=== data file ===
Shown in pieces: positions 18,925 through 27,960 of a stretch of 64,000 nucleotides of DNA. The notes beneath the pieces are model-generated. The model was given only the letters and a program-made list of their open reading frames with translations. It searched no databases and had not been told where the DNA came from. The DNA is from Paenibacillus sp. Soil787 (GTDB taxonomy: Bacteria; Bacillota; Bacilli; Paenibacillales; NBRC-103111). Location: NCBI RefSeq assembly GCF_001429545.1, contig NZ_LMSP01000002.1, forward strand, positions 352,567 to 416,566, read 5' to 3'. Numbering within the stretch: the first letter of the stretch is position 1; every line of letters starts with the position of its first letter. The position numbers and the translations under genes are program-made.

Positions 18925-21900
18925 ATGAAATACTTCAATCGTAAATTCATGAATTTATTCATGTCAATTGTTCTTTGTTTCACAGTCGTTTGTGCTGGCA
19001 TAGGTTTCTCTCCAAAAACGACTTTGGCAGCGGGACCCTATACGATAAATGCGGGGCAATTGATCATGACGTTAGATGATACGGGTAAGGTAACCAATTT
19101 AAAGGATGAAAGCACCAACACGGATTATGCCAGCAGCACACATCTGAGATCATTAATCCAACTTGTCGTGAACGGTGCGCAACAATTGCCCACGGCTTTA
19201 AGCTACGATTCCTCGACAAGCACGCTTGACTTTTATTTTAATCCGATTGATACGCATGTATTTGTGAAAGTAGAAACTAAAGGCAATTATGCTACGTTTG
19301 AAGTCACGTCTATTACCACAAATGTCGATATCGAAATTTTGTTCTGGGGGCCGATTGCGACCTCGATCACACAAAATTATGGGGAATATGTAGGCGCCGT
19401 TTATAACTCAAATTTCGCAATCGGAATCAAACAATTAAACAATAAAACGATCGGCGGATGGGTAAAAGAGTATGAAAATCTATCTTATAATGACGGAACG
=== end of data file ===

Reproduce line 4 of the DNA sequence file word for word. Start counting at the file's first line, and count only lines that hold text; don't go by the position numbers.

19001 TAGGTTTCTCTCCAAAAACGACTTTGGCAGCGGGACCCTATACGATAAATGCGGGGCAATTGATCATGACGTTAGATGATACGGGTAAGGTAACCAATTT